Florida a model for homeland

ORLANDO, Fla. — Florida has become a national model for how law enforcement and first responders should organize their efforts to protect the homeland, officials said March 4.

Since the Sept. 11, 2001, terrorist attacks, Florida has created a series of task forces in various regions to oversee threat prevention and response. State officials have worked with industry representatives to develop antiterrorism measures, and they have used technology to create networks with federal, state and local agencies. Florida also has created a statewide epidemiology network.

With a dozen theme parks, other major tourist attractions and 1,350 miles of coastline, Florida faces a major challenge daily in trying to protect its citizens from terrorism, said Steve Lauer, domestic security chief for Florida's Department of Law Enforcement.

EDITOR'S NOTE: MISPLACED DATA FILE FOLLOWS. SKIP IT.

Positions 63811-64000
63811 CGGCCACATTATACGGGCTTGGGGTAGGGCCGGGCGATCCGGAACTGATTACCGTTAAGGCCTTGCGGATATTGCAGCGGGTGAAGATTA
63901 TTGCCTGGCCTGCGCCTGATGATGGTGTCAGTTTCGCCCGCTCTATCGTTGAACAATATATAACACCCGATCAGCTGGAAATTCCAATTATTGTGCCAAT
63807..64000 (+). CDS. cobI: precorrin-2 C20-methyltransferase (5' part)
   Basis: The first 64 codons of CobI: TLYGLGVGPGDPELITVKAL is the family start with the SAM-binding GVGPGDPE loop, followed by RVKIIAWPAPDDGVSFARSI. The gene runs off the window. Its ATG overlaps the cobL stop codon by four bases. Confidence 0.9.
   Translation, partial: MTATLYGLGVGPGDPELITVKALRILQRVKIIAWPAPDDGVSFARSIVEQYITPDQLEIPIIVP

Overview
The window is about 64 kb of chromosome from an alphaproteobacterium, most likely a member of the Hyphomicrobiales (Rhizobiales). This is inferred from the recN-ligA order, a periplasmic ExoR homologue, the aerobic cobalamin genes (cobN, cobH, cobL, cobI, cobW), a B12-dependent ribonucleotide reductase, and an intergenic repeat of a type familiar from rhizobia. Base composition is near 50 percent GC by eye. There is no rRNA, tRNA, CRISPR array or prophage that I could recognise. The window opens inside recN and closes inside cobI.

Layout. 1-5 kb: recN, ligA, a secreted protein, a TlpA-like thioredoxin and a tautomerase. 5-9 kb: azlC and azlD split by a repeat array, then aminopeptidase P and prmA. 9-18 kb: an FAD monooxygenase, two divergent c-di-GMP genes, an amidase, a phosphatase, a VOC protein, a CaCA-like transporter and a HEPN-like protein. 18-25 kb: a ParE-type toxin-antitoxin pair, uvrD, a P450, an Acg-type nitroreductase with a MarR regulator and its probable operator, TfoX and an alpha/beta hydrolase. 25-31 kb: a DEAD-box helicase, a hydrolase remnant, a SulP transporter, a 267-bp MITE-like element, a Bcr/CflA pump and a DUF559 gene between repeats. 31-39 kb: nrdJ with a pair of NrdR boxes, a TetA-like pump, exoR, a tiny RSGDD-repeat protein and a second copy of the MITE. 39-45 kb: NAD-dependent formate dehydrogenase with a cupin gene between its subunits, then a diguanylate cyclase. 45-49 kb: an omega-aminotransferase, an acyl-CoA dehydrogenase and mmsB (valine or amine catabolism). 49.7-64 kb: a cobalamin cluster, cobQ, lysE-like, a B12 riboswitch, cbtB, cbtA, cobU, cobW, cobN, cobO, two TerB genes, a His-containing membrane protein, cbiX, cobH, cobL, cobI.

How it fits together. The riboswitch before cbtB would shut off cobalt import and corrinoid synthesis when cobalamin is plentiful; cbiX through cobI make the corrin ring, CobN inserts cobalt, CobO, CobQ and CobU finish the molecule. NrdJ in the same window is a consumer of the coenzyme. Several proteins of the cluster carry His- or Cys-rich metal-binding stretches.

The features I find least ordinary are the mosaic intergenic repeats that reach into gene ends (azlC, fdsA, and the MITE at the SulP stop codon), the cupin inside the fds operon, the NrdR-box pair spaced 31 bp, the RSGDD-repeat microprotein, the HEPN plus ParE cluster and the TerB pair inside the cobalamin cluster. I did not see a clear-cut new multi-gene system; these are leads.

"We strongly believe that the homeland will be secured," said Lauer, a former Marine who was in Beirut, Lebanon, in 1983 when the Marine Corps barracks were bombed, killing more than 200 Americans.

Lauer said Florida is one of 13 states participating an effort involving the Justice and the Homeland Security departments to disseminate information via a Web-based database. The system enables police to access warnings and alerts from the federal government.

But Florida also has plans to minimize any attacks, respond with the right people and equipment, recover quickly, especially information technology systems, and make sure first responders are properly trained and equipped to do their jobs.

He said Florida also is working with the private sector because 80 percent of the state's infrastructure is privately owned.

"It cannot be done by the public sector alone," Lauer told the Information Processing Interagency Conference meeting, the annual conference of the Government Information Technology Executive Council.


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